- To provide callers in crisis or in need of support with unconditional acceptance, compassion, and respect in order to lower anxiety and facilitate the coping skills they already have.
- To help callers capitalize on their strengths in the prevention of self-destructive behaviors or suicide
- To provide referrals and information about community programs and resources
- To heighten public awareness of suicide prevention through community education, outreach and training.
The Chinese word for “crisis” includes characters that represent danger and opportunity. While crisis causes stress, it also invites growth. So often strengths are newly discovered during difficult times, and we believe that each person carries many of his or her own answers.
In the early 1970s, following a college student’s near suicide, members of the community came together and considered what options this student and others feeling alone might have for finding help. It was clear that a crisis hotline with local referral information was needed, and it needed to be open day and night. They gathered professional staff and volunteers, and created a training program for them. From these humble roots, the agency grew to serve all of Suffolk County and is now a nationally accredited program.
Who Calls Us
Callers phone us for many reasons, but most feel overwhelmed by a loss of some kind, such as the loss of a loved one, a job, one’s health, or one’s sense of hope. Sometimes they’re worried about a family member’s emotional or physical health and are seeking resources for them. Sometimes they’re struggling with a recent change, such as a re-location, a new baby, a divorce, a frightening diagnosis, and are feeling alone. Sometimes they struggle when misfortune affect a friend, co-worker, or neighbor.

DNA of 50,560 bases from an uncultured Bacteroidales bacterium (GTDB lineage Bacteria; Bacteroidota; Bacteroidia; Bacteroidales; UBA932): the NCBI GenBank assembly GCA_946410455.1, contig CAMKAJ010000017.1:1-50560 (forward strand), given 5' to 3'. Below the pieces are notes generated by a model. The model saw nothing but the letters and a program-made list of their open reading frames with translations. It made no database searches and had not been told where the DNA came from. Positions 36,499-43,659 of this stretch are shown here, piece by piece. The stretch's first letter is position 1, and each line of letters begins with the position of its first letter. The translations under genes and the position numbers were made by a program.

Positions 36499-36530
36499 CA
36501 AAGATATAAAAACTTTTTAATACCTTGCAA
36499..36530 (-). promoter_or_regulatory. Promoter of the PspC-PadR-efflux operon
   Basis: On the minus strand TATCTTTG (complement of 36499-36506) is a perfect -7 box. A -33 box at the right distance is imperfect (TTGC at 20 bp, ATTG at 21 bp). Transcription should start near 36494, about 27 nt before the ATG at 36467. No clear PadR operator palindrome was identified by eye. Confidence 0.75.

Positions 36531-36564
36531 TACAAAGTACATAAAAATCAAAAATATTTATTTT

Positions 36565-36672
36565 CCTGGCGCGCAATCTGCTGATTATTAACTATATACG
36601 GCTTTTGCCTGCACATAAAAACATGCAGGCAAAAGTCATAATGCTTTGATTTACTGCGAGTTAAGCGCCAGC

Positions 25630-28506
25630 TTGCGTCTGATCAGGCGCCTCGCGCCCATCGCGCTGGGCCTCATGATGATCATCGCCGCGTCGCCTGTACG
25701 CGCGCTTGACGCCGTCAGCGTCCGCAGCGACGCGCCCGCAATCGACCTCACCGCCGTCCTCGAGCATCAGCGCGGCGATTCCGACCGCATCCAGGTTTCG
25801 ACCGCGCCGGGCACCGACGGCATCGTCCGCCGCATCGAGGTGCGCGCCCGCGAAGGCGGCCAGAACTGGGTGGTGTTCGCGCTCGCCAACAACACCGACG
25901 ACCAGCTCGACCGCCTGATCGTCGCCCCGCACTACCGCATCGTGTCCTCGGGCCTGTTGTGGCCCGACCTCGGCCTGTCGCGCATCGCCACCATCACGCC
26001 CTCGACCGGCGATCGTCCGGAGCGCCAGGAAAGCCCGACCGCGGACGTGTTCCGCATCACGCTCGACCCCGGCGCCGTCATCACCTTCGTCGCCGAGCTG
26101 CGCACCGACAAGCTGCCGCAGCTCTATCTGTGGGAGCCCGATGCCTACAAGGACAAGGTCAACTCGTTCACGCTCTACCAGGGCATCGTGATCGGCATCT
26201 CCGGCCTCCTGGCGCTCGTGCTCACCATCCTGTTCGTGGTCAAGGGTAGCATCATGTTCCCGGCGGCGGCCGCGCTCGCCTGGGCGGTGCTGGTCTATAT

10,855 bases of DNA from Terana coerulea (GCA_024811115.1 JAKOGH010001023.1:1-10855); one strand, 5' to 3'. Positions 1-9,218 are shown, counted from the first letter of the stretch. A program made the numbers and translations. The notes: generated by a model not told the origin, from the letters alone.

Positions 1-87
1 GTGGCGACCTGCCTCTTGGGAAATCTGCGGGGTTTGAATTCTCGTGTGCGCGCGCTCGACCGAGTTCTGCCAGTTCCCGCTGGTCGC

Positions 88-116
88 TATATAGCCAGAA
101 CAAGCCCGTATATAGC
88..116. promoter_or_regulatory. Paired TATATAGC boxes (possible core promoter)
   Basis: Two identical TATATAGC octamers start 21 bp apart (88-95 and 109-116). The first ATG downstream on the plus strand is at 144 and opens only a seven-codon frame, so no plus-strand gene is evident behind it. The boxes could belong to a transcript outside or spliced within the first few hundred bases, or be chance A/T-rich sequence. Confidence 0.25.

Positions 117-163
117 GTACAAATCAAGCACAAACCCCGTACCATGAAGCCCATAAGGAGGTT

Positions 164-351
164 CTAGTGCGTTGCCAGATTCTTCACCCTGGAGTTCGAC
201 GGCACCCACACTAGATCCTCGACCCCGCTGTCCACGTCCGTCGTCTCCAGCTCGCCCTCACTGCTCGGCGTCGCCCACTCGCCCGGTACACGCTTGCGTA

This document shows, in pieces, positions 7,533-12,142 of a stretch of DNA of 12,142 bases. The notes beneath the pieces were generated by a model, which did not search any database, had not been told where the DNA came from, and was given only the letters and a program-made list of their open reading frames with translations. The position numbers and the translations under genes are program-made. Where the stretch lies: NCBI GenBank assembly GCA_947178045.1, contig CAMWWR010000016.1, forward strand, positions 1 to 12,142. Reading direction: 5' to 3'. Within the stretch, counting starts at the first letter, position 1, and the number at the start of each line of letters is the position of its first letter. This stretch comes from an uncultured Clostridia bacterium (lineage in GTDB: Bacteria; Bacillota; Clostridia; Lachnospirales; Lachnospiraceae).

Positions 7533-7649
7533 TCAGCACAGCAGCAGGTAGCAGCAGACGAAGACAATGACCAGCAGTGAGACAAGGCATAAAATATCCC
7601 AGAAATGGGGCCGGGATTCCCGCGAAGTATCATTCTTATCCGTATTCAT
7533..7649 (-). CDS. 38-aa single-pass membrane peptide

In 2014, our telephone counselors responded to over 12,000 calls. In over 1,800 calls, money/work issues was a struggle, and almost as many people called the hotline seeking referral information. Over 750 calls related to suicide, and nearly 300 were about the suicidal thoughts of a loved one or colleague. This is in addition to the hundreds of calls about domestic violence, relationship issues, and from those seeking additional counseling.
How We Help
First, we listen, and we listen in a special way. We’re all familiar with the suggestions that well-intentioned friends and family so often give. While advice is sometimes what people seek during difficult times, more often it is the complete attention, acceptance, and empathy of one who cares that is truly called for.
On the hotline, our counselors give callers the time they need and listen not only for the facts, but, even more importantly, for the feelings – the music behind the words. This acceptance is empowering and helps callers to hear their own wisdom. We also help callers explore their options and, when requested, provide referrals.
Watch a Video on Crisis Centers as a Community Resource
Watch a Video on What We Do